Precision application of organic amendments for improved soil quality in replant orchards

CSANR Project 157

Status: No-cost extension granted

Project Summary

During apple orchard renewal, Apple Replant Disease (ARD) and soil degradation can lead to inconsistent infill vigor and uneven fruit production. Brassica seed meal is an effective organic amendment for suppressing ARD and improving soil fertility in new plantings, but it is expensive and not necessary for orchard areas that do not express ARD. We propose to investigate spatial predictors of ARD and whether site-specific application of organic soil amendments can be used to suppress ARD, improve general soil health, and promote uniform tree growth. The proposal addresses two priority areas: “Biologically-intensive and organic approaches to building soil quality” and “Novel approaches to weed, disease, pest, and/or fertility management that transcend traditional conventional or organic approaches” by combining precision agriculture principles with organic approaches to improve soil quality and fruit production. We will intensively map soil fertility and texture for an organic orchard block hosting new plantings, apply uniform vs. targeted rates of organic amendments, and monitor soil microbial and fertility response in addition to tree root and canopy development. This study will contribute to our understanding of the spatial variability of ARD, and will provide foundational knowledge for developing precision agricultural practices in organic orchards to promote soil quality and fruit production.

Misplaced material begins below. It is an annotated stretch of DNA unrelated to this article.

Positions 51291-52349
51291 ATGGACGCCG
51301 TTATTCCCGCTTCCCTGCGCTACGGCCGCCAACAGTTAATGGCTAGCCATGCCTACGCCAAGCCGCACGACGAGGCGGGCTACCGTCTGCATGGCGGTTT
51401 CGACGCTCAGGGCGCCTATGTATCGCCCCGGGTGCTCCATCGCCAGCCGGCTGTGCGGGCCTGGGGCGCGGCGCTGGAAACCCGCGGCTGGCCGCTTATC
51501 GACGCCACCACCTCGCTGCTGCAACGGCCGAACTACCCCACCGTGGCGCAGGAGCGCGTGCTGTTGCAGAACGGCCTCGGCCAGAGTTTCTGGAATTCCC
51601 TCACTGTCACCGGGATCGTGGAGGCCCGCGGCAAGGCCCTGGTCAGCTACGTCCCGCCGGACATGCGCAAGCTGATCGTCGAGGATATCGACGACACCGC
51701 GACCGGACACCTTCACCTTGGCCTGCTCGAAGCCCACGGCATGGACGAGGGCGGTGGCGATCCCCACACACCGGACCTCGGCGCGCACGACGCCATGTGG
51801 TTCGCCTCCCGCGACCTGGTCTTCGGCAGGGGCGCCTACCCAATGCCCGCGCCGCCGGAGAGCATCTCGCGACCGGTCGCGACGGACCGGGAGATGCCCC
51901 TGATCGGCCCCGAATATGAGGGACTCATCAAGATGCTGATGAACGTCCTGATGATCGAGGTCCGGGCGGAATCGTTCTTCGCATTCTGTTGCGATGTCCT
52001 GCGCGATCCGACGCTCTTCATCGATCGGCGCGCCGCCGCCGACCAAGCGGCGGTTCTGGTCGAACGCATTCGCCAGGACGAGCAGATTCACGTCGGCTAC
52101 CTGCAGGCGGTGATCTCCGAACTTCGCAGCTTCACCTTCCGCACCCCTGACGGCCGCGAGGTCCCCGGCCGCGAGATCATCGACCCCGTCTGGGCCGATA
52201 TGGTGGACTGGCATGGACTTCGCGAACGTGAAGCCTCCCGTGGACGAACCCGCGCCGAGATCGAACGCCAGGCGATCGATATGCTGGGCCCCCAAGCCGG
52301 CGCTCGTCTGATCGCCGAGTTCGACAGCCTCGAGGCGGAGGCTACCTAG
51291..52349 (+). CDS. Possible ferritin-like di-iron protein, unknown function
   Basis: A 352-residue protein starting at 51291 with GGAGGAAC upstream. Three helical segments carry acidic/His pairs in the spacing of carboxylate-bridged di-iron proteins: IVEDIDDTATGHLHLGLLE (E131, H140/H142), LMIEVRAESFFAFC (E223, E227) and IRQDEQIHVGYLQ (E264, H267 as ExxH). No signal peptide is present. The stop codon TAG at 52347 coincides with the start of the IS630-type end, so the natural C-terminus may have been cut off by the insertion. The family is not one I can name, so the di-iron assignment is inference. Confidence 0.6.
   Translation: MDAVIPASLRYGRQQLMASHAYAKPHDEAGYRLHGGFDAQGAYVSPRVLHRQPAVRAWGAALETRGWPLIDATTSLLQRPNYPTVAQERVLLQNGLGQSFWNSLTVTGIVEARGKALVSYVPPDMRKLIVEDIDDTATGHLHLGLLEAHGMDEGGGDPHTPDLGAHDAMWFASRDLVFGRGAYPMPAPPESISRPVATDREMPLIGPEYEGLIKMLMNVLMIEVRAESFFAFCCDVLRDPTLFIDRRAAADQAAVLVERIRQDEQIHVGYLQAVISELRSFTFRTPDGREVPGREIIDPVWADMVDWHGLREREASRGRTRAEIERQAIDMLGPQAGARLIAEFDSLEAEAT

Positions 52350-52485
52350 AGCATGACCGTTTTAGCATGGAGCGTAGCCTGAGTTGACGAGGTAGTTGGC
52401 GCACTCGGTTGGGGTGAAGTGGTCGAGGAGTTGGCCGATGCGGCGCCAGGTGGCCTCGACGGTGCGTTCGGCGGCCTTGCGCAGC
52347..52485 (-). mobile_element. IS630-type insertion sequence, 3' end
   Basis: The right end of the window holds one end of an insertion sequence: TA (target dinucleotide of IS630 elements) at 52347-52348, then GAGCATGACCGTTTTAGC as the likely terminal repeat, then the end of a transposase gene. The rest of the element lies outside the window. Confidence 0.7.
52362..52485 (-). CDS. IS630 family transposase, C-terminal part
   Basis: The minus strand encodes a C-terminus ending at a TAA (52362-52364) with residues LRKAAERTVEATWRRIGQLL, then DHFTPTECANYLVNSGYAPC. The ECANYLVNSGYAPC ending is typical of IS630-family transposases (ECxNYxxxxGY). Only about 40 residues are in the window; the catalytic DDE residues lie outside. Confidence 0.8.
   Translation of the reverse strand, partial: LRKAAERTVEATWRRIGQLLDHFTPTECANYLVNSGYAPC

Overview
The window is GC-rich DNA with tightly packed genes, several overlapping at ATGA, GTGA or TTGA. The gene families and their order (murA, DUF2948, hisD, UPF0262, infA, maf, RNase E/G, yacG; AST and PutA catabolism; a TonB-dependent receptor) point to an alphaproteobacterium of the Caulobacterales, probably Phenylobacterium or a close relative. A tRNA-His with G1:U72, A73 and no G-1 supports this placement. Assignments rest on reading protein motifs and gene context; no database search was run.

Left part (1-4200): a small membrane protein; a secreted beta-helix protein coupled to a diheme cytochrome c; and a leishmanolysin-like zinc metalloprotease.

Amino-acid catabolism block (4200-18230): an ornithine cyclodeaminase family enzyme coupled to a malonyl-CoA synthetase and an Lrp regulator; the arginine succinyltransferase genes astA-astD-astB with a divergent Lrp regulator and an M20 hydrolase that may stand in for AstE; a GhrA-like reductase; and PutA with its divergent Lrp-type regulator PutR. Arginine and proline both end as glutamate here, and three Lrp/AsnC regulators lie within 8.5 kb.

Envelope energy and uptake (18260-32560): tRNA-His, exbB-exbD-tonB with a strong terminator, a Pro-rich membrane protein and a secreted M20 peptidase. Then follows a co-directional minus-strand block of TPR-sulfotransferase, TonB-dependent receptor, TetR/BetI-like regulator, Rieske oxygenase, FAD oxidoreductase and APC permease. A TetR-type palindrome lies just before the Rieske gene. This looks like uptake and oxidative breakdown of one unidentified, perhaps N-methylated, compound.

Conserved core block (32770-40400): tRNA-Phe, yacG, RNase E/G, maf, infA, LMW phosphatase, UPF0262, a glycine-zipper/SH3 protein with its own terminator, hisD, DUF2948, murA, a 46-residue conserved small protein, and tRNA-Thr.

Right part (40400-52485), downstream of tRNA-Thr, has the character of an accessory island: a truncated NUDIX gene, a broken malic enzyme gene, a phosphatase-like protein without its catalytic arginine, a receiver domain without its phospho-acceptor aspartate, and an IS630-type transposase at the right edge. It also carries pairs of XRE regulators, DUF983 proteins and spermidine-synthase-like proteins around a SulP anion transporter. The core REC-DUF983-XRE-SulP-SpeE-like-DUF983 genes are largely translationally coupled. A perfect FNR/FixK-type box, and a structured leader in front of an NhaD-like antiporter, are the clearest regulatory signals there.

Annual Entries


Principal Investigator: David Brown
Additional Investigators: Caley Gasch
Lee Kalcsits
Mark Mazzola